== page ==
Vehicle & Trailer $10.00
Length Day Over Night
To 5.5m (18') $ 5.00 $10.00
5.5-8?n (18'-26) $ 7.00 $14.00
8m-12m (26'-39) $10.00 $20.00
Over 72m (over 39) $12.00 $24.00
Beachinglramps. $ 5.00
Mooring Buoys $10.00
Firewood (all users): $ 5.00 lbundle
Pleasure $22.00/m Commercial $40.00/m
(issued with seasonal overnight) $ 5.00
Day Use Only $12.00/m
Island Camping -per site: $10.00
Group Camping: Mallorytown Landing &
Grenadier Island by reservation only
PANEL ON ECOLOGICAL INTEGRITY OF NATIONAL PARKS
Members of a National Blue Ribbon panel formed to review the ecological integrity
of Conada's National Parks travelled to 9 national parks to speak with park
staff and other interested Canadians to see f irst-hand the problems and stresses
that threaten Conada's national parks, and to develop recommendations for addressing
Ecosystems have integrity when they have their native components (plants, animals
and other organisms) and processes (such as growth and reproduction) intact.
The panel found that impacts from external sources are severe at St. Lawrence
Islands. Airborne and water- borne pollution is significant and habitat fragmentation
results from road building, and real estate and shoreline development in the
One of the key findings of the panel was that in order to protect ecological
integrity, human use in national parks must be based on the ple of responsible
experience: use =ut abuse. Human use must also pass the dual tests of allowability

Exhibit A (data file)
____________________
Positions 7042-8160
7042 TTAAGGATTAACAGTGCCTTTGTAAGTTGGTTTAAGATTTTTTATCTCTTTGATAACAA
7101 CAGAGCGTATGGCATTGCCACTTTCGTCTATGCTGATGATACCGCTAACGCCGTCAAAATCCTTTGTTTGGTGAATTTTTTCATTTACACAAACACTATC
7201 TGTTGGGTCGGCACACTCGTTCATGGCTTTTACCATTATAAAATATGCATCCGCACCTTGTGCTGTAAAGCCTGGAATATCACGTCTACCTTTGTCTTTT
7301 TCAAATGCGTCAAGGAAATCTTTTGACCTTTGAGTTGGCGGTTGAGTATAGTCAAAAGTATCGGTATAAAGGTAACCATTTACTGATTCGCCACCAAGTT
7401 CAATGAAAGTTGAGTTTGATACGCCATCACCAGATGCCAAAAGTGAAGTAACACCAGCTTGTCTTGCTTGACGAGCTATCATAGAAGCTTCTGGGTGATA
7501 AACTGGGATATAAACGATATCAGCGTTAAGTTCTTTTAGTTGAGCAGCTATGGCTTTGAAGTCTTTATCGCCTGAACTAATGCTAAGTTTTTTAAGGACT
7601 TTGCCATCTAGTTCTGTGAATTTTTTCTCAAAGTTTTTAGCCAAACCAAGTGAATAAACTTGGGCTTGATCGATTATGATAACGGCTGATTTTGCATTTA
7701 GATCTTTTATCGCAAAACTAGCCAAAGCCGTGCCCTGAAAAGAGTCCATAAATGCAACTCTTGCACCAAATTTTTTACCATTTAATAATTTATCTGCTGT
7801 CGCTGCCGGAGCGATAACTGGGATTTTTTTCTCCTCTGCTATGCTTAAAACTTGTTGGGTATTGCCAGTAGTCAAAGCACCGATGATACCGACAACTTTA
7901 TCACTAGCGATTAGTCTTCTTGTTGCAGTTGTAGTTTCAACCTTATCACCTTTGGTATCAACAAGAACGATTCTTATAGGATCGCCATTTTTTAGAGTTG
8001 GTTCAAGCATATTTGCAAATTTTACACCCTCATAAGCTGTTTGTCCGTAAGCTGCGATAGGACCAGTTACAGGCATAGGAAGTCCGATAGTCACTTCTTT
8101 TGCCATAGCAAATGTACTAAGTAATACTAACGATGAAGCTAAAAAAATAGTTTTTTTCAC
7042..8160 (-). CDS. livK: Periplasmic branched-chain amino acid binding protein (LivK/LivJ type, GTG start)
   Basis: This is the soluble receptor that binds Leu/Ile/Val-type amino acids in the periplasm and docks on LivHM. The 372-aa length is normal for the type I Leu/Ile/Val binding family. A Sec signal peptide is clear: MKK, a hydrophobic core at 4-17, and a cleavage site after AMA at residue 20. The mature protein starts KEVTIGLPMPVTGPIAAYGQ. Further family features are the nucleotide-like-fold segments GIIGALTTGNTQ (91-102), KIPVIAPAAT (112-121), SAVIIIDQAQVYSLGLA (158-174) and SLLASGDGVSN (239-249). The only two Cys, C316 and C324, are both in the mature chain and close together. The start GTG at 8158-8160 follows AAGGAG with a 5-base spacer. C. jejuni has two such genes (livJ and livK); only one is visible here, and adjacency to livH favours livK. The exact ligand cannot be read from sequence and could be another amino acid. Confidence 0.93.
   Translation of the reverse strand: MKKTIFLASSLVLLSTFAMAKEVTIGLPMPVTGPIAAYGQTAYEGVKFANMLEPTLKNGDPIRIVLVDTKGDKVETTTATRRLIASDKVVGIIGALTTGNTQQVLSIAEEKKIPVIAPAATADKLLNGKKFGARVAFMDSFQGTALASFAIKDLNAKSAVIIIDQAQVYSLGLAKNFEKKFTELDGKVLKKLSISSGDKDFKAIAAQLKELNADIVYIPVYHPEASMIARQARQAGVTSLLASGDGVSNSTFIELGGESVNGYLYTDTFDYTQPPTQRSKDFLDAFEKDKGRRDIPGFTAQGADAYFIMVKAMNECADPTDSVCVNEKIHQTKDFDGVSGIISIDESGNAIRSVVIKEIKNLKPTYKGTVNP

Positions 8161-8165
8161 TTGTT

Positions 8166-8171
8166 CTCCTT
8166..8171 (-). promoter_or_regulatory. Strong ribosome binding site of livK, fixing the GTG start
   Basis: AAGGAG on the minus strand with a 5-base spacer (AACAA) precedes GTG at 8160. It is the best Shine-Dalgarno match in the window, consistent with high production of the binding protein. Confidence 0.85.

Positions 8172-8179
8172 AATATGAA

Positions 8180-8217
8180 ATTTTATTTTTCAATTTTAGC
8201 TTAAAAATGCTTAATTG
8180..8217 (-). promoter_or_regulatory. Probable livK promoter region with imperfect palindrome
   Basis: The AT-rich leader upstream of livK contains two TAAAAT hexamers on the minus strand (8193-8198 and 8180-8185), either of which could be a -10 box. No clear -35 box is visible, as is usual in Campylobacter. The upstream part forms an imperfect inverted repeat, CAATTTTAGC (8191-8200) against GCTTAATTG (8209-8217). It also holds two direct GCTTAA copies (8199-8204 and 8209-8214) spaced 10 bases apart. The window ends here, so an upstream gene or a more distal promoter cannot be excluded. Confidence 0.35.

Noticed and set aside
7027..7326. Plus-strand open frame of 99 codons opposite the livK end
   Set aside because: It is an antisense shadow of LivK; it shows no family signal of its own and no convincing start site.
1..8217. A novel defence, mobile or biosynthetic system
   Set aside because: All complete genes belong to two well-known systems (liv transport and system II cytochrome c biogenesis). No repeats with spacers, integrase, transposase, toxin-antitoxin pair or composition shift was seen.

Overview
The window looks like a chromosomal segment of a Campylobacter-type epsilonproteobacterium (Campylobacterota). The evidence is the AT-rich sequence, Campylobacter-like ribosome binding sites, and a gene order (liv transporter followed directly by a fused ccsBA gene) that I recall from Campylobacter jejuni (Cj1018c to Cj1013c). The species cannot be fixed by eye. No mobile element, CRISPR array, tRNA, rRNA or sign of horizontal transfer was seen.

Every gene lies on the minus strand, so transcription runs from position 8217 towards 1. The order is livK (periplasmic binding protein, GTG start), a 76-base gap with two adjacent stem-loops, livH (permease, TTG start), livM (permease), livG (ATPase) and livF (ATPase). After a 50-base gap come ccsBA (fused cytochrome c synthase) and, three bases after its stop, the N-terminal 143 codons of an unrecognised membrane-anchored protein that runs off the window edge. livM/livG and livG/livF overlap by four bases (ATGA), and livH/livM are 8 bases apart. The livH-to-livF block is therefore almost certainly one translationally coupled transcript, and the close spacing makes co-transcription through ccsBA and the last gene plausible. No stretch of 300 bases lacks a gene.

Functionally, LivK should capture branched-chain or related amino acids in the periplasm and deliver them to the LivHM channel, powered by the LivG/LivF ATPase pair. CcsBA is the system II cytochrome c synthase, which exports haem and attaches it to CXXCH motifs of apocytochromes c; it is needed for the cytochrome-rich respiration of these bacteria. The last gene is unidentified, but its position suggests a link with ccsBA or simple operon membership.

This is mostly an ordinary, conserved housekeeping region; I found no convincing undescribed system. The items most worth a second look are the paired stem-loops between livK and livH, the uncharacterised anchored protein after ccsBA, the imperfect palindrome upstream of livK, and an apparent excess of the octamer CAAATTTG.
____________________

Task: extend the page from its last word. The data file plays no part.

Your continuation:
and appropriateness for national parks.
This principle is ref fected in a variety of actions in the park, from changes
in Zone I areas, to dealing with issues such as noise and pet control, to changes
in marketing, to revamping education programs to emphasize the positive aspects
of ecological integrity.
The Panel's report "Unimpaired for future generations" is available
at the park office.
If you would like to purchase a seasonal docking permit, please fill out the
form and return to the park office. Cheques can be made payable to the Receiver
General for Canada. American customers, please make U.S. cheques payable in
St. Lawrence Islands National Park
2 County Road 5
Mallorytown, Ontario, KOE I RO
Your seasonal permit is valid for docking/mooring at these following locations:
ONTARIO REGION QUEBEC REGION
Georgian Bay Islands N.P. Carillon Canal
St. Lawrence Islands N.P. Ste. Anne-de-Bellevue
Fathom Five (Flowerpot Island) Chambly Canal
Trent-Sevem Waterway St. Ours Canal
Your seasonal docking/mooring permit does not include lockage on the Heritage
Canals. Please check at the
Lock Stations for the fees and hours of operation. Have a safe and happy boating
ST. LAWRENCE ISLANDS NATIONAL PARK
2 COUNTY ROAD 5, R.R. 3 MALLORYTOWN, ON KOE 1RO
PHONE: (613)923-5261 FAX: (613)923-1021
E-MAIL: ont firstname.lastname@example.org INTERNET: wwwparkscanada.gc.ca
2000 SE4SONAL PERMIT FORM
Please fill out the form below along with your payment. You may send a cheque
or money order made
payable to "Receiver General for Canada,,*
Visa and Mastercard are also accepted for payment of these fees only.
PLEASE PRINT (SEE VESSEL LENGTH FEE LIST)
STREET________________ CITY/TOWN_________ POSTAL CODE______
VESSEL NAME_____________ REGISTRATION #_______________
Overnight docking _____ X $22.00/metre =__________
Day only docking _____ X $12.00/metre =__________
**Dinghy Permit _____ X $5.00 =__________
VISA NUMBER__________ EXP. DATE:__________
MASTERCARD__________ EXP. DATE:__________
* There Is a service charge of $20.00 for NSF cheques.
** Only one dinghy permit Is Issued per seasonal overnight porTnIL The permit
entities you use of dinghy ramps and beaching prhdlegas. Dinghies are subled
to a fee payment If tied to any part of the dock area. Dinghies cannot be left
at mooring buoys.
DO YOU HAVE A SUGGESTION, COMMENT OR CONCERN ABOUT YOUR NATIONAL PARK.
IF SO WE WOULD LIKE TO HEAR FROM YOU.
[News from Thousand Islands Heritage Conservancy not included.